In order to give themselves more time to submit their separate Daubert motions and supporting paperwork in the public docket, the Securities and Exchange Commission (SEC) and Ripple have jointly asked for a deadline extension. The parties requested a deadline extension to January 13, 2023 in a letter to the court dated December 20, 2022. It’s important to note that defence attorney and well-known Ripple supporter James K. Filan distributed the letter.
“Plaintiff and Defendants jointly request that the court order that the parties must file the Daubert motions and accompanying exhibits on the public docket, with redactions consistent with the court’s December 19, 2022 sealing ruling on January 13, 2023,” the parties noted in the letter.
The forthcoming holidays and the attorneys’ schedules, according to the parties, are the reasons behind the request. The parties further said that they are asking for an extension of time to file the Daubert motions due to the quantity of redactions that third parties have sought, as well as the parties’ approaching sealing briefing schedule.
The parties had previously requested a time extension together, so this is not the first time. According to Dr. Albert Metz’s supplemental report, the SEC and Ripple sought the court in May to extend the deadline for motions about attorney fees.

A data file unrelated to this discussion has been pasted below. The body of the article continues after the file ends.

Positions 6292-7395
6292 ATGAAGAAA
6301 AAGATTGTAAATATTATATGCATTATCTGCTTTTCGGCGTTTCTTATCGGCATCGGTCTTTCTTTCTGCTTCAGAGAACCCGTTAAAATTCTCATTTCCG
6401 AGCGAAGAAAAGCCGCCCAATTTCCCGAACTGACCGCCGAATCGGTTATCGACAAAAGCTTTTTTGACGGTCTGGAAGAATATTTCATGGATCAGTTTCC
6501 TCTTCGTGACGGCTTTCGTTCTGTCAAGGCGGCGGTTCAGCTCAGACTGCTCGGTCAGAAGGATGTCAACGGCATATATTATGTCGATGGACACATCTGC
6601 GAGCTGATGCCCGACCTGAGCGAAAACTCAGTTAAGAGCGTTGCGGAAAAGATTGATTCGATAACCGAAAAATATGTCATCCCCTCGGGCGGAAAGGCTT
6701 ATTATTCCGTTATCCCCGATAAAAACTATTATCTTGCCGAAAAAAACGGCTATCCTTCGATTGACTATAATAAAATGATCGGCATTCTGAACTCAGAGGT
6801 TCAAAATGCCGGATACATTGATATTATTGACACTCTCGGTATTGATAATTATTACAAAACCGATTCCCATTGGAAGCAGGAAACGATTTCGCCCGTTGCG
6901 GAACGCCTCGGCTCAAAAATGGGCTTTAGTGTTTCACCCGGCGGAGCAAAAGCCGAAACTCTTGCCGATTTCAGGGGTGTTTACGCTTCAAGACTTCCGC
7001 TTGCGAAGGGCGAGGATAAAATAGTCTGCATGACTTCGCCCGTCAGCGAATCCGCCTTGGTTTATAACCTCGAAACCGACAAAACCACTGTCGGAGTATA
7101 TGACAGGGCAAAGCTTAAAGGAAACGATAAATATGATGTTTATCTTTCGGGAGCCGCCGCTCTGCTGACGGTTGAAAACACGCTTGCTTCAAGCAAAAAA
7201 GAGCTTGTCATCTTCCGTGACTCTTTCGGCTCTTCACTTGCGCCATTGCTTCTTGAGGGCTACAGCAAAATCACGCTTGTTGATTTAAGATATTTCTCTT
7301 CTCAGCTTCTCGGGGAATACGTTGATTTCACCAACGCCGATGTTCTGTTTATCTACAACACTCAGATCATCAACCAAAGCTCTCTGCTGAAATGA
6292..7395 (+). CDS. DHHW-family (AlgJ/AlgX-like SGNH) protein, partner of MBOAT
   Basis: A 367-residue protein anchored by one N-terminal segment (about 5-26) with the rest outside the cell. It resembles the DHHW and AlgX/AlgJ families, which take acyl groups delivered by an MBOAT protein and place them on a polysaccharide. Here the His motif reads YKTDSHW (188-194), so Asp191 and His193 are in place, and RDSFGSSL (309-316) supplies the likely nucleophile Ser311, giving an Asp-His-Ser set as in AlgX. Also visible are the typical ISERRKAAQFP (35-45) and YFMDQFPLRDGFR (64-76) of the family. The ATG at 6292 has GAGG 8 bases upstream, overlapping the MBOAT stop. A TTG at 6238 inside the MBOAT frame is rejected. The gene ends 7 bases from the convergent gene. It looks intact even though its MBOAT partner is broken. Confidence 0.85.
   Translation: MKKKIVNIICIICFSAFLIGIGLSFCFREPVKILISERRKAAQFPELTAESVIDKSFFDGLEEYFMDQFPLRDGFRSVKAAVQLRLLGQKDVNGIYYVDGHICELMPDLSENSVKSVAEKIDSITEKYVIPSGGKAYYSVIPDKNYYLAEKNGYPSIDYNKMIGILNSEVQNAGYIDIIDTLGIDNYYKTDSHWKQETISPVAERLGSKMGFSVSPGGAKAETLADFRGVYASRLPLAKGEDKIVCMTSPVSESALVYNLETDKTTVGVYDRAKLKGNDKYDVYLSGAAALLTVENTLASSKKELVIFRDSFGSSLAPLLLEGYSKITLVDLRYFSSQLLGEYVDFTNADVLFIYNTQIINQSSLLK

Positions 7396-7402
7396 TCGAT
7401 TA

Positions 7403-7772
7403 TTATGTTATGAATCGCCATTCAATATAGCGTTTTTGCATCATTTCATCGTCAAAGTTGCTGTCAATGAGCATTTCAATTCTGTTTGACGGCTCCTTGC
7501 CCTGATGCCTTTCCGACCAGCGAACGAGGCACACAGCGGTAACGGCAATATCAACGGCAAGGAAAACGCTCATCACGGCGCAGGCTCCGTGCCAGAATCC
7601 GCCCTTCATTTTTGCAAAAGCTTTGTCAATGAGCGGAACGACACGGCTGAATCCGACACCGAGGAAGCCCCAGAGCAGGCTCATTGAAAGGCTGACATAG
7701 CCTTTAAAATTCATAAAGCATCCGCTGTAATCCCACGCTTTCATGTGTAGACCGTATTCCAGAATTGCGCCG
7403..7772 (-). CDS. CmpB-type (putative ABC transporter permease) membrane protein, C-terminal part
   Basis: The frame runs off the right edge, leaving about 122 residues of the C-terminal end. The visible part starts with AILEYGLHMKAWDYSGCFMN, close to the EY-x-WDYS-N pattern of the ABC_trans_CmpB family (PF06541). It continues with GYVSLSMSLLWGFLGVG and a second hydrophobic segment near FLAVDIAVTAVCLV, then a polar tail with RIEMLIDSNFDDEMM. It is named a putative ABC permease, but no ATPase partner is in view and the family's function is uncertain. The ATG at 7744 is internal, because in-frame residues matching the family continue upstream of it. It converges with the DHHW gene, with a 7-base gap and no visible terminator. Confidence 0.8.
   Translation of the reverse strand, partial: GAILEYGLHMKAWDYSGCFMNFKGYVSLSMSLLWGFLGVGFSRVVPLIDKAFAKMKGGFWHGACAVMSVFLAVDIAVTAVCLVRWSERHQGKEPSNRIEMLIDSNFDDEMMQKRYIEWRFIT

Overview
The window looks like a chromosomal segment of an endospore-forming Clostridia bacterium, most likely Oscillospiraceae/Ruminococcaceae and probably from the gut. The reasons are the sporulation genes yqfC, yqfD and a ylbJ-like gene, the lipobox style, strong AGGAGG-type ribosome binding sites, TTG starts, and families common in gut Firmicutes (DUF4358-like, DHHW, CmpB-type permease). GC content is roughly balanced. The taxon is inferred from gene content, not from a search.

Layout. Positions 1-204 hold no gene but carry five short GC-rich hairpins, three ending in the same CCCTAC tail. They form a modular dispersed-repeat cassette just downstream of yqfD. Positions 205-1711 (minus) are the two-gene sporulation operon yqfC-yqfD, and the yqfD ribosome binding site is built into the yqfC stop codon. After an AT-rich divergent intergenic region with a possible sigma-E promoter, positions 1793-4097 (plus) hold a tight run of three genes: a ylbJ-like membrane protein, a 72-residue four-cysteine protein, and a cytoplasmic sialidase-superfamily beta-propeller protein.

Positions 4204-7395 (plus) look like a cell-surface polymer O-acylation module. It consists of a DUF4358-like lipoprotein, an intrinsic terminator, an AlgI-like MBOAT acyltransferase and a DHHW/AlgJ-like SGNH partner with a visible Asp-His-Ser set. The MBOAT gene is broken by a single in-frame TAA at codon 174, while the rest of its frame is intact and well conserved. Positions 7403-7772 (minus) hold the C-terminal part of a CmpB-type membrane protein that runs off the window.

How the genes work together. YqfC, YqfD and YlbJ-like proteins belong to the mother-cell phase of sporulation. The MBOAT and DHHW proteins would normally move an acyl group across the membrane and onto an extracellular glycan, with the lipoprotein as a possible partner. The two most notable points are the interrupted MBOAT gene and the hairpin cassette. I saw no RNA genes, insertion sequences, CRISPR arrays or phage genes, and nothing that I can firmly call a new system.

Judge Torres Issues Daubert Motion Sealing Order
The development occurs less than a day after Judge Analisa Torres issued a ruling about the parties’ requests to seal papers in relation to the Daubert motion. As was previously mentioned, the SEC, Ripple, and non-parties have asked for some documents filed with the Daubert motions to be sealed and to have certain information redacted. The parties agreed that the request for sealing was required to protect the identity of the experts’ witnesses as well as classified information.
According to the judgment, Judge Torres approved requests to seal documents submitted in conjunction with the parties’ Daubert motions from Ripple and non-parties.
Although, the new verdict has the SEC feeling unlucky. Because the Securities and Exchange Commission did not provide sufficient justification for sealing the names of consulting expert firms that assisted the experts in their reports, Judge Torres did not fully approve the SEC’s request.
“Accordingly, the Court DENIES the SEC’s request to redact the names of the consulting firms that assisted its expert witnesses, and otherwise GRANTS the SEC’s requests to redact the documents submitted in connection with the Daubert Motions,” Judge Torres ordered.